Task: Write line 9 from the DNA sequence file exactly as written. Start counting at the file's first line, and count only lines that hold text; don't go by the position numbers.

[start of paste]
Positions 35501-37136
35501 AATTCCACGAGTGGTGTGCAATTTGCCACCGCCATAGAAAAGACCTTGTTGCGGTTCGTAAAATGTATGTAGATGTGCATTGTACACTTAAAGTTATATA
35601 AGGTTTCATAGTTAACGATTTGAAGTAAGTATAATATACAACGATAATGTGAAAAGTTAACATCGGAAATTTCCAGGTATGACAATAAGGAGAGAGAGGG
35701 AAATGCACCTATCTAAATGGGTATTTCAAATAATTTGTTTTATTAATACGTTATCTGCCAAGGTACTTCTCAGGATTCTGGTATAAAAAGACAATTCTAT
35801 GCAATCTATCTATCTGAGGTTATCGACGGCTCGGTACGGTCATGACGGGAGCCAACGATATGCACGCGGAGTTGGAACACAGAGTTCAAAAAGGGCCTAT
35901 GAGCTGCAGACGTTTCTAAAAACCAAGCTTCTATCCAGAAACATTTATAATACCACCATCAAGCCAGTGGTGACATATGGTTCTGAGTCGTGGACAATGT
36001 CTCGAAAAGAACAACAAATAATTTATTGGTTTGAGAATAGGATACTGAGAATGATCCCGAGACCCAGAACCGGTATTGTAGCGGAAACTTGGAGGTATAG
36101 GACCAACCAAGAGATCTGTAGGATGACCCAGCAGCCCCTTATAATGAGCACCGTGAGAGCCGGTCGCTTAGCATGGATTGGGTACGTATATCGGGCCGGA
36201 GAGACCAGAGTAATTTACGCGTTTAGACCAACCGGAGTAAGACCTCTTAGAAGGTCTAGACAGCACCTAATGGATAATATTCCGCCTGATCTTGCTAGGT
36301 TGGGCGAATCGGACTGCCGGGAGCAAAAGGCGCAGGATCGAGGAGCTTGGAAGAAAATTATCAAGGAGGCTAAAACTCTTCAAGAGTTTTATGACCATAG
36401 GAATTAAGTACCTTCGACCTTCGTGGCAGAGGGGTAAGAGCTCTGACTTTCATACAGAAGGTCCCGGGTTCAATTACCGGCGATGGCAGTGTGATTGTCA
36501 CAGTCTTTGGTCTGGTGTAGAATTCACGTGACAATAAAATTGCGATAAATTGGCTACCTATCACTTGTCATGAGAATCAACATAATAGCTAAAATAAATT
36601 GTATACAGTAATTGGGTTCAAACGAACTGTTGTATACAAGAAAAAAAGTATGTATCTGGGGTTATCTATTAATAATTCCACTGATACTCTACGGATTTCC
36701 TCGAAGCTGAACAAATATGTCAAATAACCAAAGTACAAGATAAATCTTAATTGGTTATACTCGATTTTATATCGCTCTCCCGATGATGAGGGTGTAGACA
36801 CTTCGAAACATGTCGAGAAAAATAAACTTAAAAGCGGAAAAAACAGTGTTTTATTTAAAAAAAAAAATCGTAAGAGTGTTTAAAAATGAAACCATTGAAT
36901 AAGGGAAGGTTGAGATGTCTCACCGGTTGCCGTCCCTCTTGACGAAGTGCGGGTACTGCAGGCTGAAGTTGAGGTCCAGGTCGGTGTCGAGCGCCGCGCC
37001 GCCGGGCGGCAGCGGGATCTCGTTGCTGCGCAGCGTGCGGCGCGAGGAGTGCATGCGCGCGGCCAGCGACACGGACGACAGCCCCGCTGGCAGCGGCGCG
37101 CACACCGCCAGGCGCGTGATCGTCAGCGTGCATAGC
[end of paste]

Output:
36201 GAGACCAGAGTAATTTACGCGTTTAGACCAACCGGAGTAAGACCTCTTAGAAGGTCTAGACAGCACCTAATGGATAATATTCCGCCTGATCTTGCTAGGT